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Set language and notation

Updated: Jun 22, 2021


Dear Secondary Math students, we will be going through Set Language and Notations. This chapter consists of many special and unique symbols which you might not come across. So stay tuned and pay close attention to them!



In this note, you will learn:


1. Use of set language and notations (Union, Intersection, etc.)

Use of set language and notations (Union, Intersection, etc.)


A “set” in mathematics context refers to the collection of object, things or symbols that are clearly defined. Each of the individual object in a set are called elements or members of the set.



Elements can be presented in two ways:

  1. By listing the elements

  2. By description

When we list elements of a set, we typical use curly brackets to represent a set. In a description, it is used to represent the phrase, “the set of” and we write the elements/members of a set within the curly brackets.


For example:


Listing Description

{1, 3, 5, 7, 9} The set of odd numbers between 0 to 10

{5, 10, 15, 20, 25, 30} The set of multiples of 5 from 5 to 30

Union of two sets, “A ∪ B”:


The union of two sets is denoted by the symbol, ‘’.


Given that we have two sets, A and B. The union of A and B basically means that the new set must include all the elements that are unique to A, all the elements that are unique to B, and the elements that exist in both A and B.


For example:


Set A consist of the numbers from 1 to 10:

A = {1, 2, 3, 4, 5, 6, 7, 8, 9, 10}


and Set B consist of numbers from 5 to 15.

B = {5, 6, 7, 8, 9, 10, 11, 12, 13, 14, 15}


Hence, if we identify the elements that are unique to both sets A and B individually, and the elements that exist in both sets:


A = {1, 2, 3, 4, 5, 6, 7, 8, 9, 10}

B = {5, 6, 7, 8, 9, 10, 11, 12, 13, 14, 15}


Therefore


A ∪ B = {1, 2, 3, 4, 5, 6, 7, 8, 9, 10, 11, 12, 13, 14, 15}

*Note: For union, elements that exist in both sets do not have to be repeated.

Intersection of two sets, “A B”:


The intersection of two sets is denoted by the symbol, ‘∩’.


Given that we have two sets, A and B. The intersection of C and D basically means that the new set must include only the elements that exists in BOTH sets A and B.


For example:

Set A consist of the test results of 5 students from class 1:

A = {58, 66, 72, 40, 87}


Set B consist of the test results of 5 students from class 2:

B = {58, 54, 62, 87, 72}


Hence, if we identify the elements that exist in both sets A and B:


A = {58, 66, 72, 40, 87}

B = {58, 54, 62, 87, 72}


Therefore,


A ∩ B = {58, 72, 82}

Complement of a set, A’:


The complement of a set is denoted by the original set followed by an apostrophe, i.e. The complement of set A is A’.


The complement of a set is basically a set that has all the elements in the universal set, except those that are in the original set A.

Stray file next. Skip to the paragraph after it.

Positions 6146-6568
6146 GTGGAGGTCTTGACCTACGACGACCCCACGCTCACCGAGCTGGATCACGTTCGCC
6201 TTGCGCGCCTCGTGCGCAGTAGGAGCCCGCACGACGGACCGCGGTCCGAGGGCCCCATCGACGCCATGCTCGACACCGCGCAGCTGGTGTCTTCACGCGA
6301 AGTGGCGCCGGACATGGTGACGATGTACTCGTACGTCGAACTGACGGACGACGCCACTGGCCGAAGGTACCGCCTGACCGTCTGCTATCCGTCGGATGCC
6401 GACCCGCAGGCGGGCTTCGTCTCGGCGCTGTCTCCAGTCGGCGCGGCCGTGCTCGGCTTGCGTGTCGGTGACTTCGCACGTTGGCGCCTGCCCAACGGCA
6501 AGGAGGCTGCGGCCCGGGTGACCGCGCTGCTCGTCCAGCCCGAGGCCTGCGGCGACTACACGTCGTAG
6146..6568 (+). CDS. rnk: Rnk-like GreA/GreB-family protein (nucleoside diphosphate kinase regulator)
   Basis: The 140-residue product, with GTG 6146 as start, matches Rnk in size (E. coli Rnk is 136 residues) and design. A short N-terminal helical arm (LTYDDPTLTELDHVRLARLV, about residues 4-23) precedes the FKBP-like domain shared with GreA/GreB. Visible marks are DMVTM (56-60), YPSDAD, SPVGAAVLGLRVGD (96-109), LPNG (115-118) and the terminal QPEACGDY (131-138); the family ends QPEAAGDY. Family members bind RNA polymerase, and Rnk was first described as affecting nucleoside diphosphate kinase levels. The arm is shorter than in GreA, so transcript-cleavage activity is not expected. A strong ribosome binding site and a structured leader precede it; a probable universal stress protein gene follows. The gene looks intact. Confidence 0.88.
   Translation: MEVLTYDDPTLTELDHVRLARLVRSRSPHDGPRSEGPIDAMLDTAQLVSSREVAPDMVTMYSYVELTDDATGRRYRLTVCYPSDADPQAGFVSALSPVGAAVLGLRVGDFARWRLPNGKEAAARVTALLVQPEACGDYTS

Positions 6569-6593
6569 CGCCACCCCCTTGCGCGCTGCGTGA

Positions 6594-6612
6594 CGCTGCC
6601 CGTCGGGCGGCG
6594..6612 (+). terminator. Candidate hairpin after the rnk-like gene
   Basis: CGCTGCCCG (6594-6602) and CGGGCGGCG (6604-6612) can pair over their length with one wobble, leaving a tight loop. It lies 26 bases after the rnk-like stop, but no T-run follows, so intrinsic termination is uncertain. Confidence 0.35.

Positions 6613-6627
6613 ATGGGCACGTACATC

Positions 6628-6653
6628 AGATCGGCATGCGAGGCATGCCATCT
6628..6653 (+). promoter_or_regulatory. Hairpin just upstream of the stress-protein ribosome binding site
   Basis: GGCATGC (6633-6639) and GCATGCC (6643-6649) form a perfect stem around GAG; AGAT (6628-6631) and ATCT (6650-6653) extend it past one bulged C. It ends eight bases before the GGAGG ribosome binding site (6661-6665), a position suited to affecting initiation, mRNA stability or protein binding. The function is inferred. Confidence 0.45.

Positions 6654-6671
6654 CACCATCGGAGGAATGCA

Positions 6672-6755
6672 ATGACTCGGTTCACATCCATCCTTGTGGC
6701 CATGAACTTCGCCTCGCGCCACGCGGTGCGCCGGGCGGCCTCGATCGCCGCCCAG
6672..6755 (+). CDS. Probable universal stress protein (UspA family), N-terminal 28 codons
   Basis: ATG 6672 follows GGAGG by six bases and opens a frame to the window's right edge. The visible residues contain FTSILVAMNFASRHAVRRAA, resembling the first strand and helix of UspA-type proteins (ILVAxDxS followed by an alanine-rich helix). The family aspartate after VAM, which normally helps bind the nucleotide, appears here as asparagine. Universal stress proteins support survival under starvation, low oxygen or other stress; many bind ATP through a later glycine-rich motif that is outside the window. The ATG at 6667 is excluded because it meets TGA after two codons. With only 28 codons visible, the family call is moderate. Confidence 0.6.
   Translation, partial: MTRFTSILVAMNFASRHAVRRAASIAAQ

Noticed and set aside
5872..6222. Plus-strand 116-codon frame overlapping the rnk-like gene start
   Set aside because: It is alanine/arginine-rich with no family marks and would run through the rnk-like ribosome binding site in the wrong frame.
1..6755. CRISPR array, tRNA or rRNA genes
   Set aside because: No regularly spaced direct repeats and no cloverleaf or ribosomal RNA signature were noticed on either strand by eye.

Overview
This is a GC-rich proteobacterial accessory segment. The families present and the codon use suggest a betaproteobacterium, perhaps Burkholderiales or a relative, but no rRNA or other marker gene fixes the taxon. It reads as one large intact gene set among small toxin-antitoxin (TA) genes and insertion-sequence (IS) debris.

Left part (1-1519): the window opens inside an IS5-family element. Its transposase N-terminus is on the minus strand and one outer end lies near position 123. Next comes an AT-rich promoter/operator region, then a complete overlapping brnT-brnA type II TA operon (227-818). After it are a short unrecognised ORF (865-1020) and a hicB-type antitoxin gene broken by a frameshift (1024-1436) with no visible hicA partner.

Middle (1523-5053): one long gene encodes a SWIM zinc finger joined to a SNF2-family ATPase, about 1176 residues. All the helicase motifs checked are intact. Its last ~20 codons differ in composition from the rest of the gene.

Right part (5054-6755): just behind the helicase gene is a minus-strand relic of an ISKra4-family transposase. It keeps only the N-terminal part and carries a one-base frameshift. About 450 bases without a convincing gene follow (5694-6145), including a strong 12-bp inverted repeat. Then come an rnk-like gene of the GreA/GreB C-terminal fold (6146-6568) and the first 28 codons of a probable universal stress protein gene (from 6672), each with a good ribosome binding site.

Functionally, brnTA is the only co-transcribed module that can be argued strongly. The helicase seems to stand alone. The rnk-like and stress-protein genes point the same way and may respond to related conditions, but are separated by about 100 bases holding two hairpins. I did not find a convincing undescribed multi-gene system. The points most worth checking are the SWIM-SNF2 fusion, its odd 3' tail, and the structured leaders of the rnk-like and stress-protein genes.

For example:

If Ƹ = {a, b, c, d, e, f} and A = {b, d, f},

Therefore, A’ = {a, c, e}

“… is a (proper) subset of …”, or “A ⊂ B”:


Given that we have two sets, A and B. When we say set A is a subset of set B, it is denoted by ‘’, and this basically means that every element in set A also exists in set B.

When we say set A is a proper subset of set B, this basically means that not only every element in set A also exists in set B, set B has MORE elements than set A.


E.g. Given that A = {vowels of the English Alphabet} and B = {letters of the English Alphabet}


This means that set A is a proper subset of set B, or A ⊂ B, since set A contains only “a, e, i, o, u”, but set B contains all the 26 letters of the English alphabet, which has consist of all the elements in set A and has more elements than set A as well.

“… is not a (proper) subset of …”, or “A ⊄ B”:


When a set A is a not subset of set B, it is denoted by ‘’. This basically means that there is at least one element in set A that does not exist in set B.


E.g. Given that A = {vowels of the English Alphabet, 1, 2, 3} and B = {letters of the English Alphabet}


This means that set A is not a subset of set B, or A ⊄ B, because although set A contains “a,e,i,o,u”, which are all elements that exist in set B, which contains all the 26 letters of the English alphabet, but set B does not contain the numbers, “1, 2, 3” unlike in set A.

*Some other important notations in set language that you must know:


Ƹ – represents a universal set. A universal set is a set that contains all the objects or elements and of which all other sets are subsets.


E.g. Given that Ƹ = {1, 2, 3… 998, 999, 1000}, then other sets must only contain elements that are within the universal set i.e. from 1 to 1000


∈ - represents ‘… is an element of …’

E.g. x A, which also means “x is an element of A


∉ - represents ‘…is not an element of …’

E.g. y ∉ A, which also means “y is not an element of A

or { }- represents an empty set. An empty set is basically a set that does not contain any elements at all.


E.g. A = {1, 3, 5, 7}, B = {2, 4, 6, 8}

A ∩ B = { } = ∅


And that’s all for today, students! Math Lobby hopes that after this article, you have a clear understanding on the set language and notations!



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